3. The method of claim 1, wherein the step of monitoring includes, at least, comparing spectral characteristics of a suspected release pulse of a suspected three-way call signature to spectral characteristics of a known release pulse of a known three-way call signature to detect transmission of a three-way call signature on the communication path.
4. The method of claim 1, wherein the step of monitoring includes, at least, monitoring a communication path directing a plurality of digital signals between the telephone call recipient and the telephone call originator.
5. The method of claim 1, wherein the step of monitoring includes, at least, monitoring a communication path carrying a plurality of signals traveling only in a single direction from the telephone call recipient to the telephone call originator.
6. The method of claim 1, wherein the step of monitoring includes, at least, observing a signal traveling on the communication path absent interruption of the signal.
7. The method of claim 1, wherein the step of monitoring includes, at least, monitoring a communication path established between a first telephone switch and a second telephone switch at a position between the first and second telephone switches, wherein the first and second telephone switches are located distant from the first location.
8. The method of claim 1, wherein the method further includes, at least, controlling the steps of monitoring and responding with a remote controller.
9. The method of claim 1, wherein the method further includes, at least, controlling the step of monitoring with a local controller.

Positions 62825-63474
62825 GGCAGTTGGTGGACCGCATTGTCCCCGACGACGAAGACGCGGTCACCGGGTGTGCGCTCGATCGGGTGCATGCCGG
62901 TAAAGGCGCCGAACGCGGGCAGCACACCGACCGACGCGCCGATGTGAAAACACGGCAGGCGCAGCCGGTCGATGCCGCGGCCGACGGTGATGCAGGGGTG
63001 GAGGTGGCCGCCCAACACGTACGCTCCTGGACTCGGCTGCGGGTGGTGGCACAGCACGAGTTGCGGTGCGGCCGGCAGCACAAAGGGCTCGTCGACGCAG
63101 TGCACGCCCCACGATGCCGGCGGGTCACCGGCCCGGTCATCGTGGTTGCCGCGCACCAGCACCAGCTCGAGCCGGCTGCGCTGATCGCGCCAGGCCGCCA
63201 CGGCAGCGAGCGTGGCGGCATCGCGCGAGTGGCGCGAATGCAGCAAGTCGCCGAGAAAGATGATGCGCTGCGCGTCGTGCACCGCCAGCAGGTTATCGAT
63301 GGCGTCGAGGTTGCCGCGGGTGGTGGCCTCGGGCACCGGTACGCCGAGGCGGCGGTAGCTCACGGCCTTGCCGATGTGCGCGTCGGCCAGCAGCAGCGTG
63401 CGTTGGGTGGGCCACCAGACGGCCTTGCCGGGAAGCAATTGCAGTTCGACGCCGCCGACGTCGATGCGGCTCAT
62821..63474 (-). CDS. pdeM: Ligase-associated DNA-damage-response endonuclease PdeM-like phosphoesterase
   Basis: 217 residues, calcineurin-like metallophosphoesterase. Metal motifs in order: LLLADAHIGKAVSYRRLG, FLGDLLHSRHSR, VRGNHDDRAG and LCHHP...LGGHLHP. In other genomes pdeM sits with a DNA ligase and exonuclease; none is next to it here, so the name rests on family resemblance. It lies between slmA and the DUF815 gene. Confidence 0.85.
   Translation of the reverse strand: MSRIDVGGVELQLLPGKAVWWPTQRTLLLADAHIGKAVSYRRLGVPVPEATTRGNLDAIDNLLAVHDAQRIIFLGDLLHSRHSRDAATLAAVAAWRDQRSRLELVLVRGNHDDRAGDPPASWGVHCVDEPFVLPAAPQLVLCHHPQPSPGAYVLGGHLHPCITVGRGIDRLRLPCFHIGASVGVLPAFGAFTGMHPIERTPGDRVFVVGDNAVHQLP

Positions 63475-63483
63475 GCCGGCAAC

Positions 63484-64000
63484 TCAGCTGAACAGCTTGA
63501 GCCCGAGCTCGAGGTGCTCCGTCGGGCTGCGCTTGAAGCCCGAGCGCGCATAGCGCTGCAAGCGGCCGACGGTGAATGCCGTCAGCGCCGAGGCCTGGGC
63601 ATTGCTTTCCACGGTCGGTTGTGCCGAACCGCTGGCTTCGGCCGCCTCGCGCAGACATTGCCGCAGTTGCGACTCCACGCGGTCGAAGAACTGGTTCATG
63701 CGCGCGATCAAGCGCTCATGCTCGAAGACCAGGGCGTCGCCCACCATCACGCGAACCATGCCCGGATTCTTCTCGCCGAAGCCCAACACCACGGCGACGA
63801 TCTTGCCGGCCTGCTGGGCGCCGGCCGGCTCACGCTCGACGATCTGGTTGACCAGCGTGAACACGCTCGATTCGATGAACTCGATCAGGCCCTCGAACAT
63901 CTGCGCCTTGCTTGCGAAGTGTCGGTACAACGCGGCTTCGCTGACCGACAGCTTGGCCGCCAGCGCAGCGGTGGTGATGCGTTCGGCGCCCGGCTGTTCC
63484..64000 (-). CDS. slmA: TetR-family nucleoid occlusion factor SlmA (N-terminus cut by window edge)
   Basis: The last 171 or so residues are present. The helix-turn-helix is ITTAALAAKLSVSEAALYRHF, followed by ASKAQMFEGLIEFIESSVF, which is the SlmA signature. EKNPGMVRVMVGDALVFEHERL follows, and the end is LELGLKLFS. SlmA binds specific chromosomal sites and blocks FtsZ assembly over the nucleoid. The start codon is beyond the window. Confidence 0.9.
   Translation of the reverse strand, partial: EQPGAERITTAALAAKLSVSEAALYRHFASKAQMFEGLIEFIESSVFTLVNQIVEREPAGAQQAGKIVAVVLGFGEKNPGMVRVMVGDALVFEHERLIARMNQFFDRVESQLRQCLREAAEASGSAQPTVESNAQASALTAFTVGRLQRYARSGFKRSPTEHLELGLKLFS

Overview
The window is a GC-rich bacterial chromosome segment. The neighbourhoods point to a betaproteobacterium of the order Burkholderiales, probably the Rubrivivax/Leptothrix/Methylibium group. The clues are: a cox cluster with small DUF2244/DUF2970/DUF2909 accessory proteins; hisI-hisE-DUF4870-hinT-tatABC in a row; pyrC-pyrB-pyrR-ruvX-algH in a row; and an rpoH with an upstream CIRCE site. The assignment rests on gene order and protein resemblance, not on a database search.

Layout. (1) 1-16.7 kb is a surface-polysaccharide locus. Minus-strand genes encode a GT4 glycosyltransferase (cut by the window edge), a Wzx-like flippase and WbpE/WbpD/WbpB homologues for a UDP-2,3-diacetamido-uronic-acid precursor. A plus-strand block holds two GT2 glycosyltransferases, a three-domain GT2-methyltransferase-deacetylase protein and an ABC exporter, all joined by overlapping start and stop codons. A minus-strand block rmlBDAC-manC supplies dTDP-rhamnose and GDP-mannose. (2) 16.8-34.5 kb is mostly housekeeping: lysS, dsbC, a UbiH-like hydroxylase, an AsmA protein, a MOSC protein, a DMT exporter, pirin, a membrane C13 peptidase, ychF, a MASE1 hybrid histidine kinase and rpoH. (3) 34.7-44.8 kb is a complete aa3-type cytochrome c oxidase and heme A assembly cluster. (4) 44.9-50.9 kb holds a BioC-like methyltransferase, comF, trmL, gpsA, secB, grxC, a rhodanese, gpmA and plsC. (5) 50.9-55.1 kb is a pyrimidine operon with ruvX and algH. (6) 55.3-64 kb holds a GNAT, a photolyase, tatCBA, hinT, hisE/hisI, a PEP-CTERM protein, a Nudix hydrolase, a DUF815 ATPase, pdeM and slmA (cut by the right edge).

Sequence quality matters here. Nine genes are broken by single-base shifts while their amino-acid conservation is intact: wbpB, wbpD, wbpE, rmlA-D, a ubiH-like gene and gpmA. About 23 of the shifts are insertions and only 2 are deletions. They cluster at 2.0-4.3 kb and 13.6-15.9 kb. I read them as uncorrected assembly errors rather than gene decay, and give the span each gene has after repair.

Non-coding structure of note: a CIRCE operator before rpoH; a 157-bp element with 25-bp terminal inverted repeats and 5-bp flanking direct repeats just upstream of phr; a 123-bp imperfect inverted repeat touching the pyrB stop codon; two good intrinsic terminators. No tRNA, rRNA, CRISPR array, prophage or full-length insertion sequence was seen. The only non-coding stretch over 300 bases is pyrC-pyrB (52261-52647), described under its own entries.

10. The method of claim 1, wherein the step of monitoring includes, at least, identifying a communication path to monitor.
11. The method of claim 1, wherein the method further includes, at least, establishing a predetermined response to the detection of an attempted third party telephone call.
12. The method of claim 11 above, wherein the step of establishing includes, at least, storing the predetermined response.
13. The method of claim 1, wherein the step of responding includes, at least, disconnection of the communication path between the telephone call originator and the telephone call recipient.
14. The method of claim 1, wherein the step of responding includes, at least, storing a record of the attempted three-way telephone call placement.
15. The method of claim 1, wherein the step of responding includes, at least, playing a pre-recorded announcement to the telephone call originator and the telephone call recipient.
16. The method of claim 1, wherein the step of responding includes, at least, ignoring the detection of the attempted three-way telephone call placement and allowing the establishment of a communication path to a third party.
17. A method of detecting and responding to an attempted three-way telephone call placement, the method comprising the steps of;
acquiring a digital signal from a communication path; and
examining the digital signal to detect a signature representative of attempted three-way telephone call placement;
wherein the step of acquiring includes, at least, tapping the communication path without substantially degrading the digital signal transmitted on the communication path.
18. The method of claim 17, wherein the step of acquiring includes, at least, amplifying the acquired digital signal.
19. The method of claim 18, wherein the step of examining includes, at least, sampling the digital signal to detect a three-way call signature comprising at least a first period of silence, a release pulse, and a second period of silence occuring sequentially.